Jaguars hand Bengals first loss

Published 12:00 am Friday, October 14, 2005

The Associated Press

JACKSONVILLE, Fla. - Chad Johnson and Carson Palmer were getting along fine when the Cincinnati Bengals were undefeated.

They might not be so chummy now.

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Johnson caught five passes for 52 yards and a touchdown in a 23-20 loss at Jacksonville on Sunday night, then complained that the Bengals (4-1) didn't do enough to get him the ball. He also got into a sideline argument with Palmer that had to be broken up by coach Marvin Lewis.

‘‘They didn't get it to me period!'' Johnson said. ‘‘They doubled me the whole game. That happens every week. Does that mean that when a team doubles me that I'm through? It's not too hard to get it to (Terrell Owens) or Randy Moss.''

With T.J. Houshmandzadeh sidelined by a hand injury, Johnson figured to be Palmer's main target against the Jaguars (3-2).

He was, at least on one drive. Palmer and Johnson hooked up three times on a second-quarter drive that followed their sideline spat, including once for a 14-yard score.

Johnson then made good on his promise of having something special planned if he reached the end zone during Cincinnati's lone appearance in prime time this season. He performed CPR on the football, pretending to give it mouth-to-mouth and three chest compressions.

But he didn't touch the ball again until the final drive. By then, he was clearly frustrated.

‘‘We need to win these,'' he said. ‘‘I'm not satisfied with 4-1. The Bengals of old might have been OK keeping it close. We're not supposed to be close anymore.''

The Bengals started 4-0 for the first time since 1988 - the franchise's last Super Bowl season - and entered the game as one of the last two undefeated teams in the league.

But the Jaguars took advantage of good field position early and had two key stops in the fourth quarter that left AFC South rival Indianapolis as the lone unbeaten. Byron Leftwich also threw two touchdowns and Fred Taylor ran for a season-high 132 yards.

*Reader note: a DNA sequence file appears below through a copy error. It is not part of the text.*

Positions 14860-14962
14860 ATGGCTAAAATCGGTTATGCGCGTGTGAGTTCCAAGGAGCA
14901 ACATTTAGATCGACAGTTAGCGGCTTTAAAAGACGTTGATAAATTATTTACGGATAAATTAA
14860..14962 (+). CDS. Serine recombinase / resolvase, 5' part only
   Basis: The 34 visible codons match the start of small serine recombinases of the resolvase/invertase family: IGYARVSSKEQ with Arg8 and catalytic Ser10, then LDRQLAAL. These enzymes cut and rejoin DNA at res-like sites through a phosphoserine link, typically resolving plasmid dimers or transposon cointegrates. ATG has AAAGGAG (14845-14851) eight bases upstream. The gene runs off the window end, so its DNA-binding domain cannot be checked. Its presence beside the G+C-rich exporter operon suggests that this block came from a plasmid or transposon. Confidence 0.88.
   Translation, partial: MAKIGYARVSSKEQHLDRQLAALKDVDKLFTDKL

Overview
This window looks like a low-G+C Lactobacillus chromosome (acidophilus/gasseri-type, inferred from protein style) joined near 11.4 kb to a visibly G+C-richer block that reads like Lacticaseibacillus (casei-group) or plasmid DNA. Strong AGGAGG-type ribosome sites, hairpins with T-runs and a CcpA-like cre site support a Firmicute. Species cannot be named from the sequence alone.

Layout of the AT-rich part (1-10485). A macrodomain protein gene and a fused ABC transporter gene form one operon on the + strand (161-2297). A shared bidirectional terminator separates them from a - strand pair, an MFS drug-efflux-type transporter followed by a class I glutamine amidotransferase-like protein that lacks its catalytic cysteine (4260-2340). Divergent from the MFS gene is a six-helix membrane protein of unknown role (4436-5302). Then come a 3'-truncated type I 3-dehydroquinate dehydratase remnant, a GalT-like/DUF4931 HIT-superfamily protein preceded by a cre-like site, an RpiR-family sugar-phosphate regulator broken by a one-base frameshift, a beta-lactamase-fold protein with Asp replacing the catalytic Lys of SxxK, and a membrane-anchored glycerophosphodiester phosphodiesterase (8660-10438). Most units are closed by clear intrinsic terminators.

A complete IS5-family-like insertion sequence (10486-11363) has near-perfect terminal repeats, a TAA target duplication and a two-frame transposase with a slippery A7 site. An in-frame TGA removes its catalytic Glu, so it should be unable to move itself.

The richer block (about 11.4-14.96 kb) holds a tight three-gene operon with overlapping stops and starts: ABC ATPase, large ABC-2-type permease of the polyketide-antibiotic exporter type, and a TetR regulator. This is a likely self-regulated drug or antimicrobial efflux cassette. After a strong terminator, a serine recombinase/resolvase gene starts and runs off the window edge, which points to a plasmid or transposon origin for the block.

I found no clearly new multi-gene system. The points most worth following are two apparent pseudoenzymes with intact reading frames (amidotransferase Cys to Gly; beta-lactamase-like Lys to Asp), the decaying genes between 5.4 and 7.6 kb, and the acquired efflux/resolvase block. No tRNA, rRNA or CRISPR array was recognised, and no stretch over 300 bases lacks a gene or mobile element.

‘‘This was huge,'' Jags cornerback Rashean Mathis said. ‘‘There's a big difference between 3-2 and 2-3. It means a great deal.''

Josh Scobee kicked three field goals, including a 51-yarder in the second period and a 53-yarder with 9:45 to play that gave the Jaguars a 10-point lead.

Jacksonville's defense held on from there - barely - and kept Palmer from engineering a dramatic comeback.

Bobby McCray knocked the ball out of Palmer's hand at the Jacksonville 45 with 1:28 to play. Akin Ayodele, who dropped a possible interception the play before, recovered it.

The Jags then ran out the clock.

The defense's other key stop came on fourth-and-1 at the Jags 39 with 14:30 remaining. Rudi Johnson ran up the middle, and John Henderson and Marcus Stroud stuffed him for no gain. The Jags then drove 26 yards to set up Scobee's final field goal, which tied his previous career long and the franchise record.

Very little went right for the Bengals early.

They fell had a 69-yard punt nullified by penalty, dropped an interception, shanked a punt and had another one blocked.

The Jaguars had great field possession following the miscues, helping them score a touchdown and a field goal. They led 13-0 before the Johnson's touchdown reception.

‘‘We dug ourselves a hole with field possession in the first half,'' Lewis said. ‘‘We didn't play very well at the beginning of the game and we were playing up hill.''

Notes: The Jaguars extended the NFL's longest streak of not scoring at least 30 points to 54 games. … The Bengals were without three starters: Houshmandzadeh, S Madieu Williams (shoulder) and C Rich Braham (knee). … Taylor's last 100-yard game came last December, when he tore two knee ligaments against Green Bay.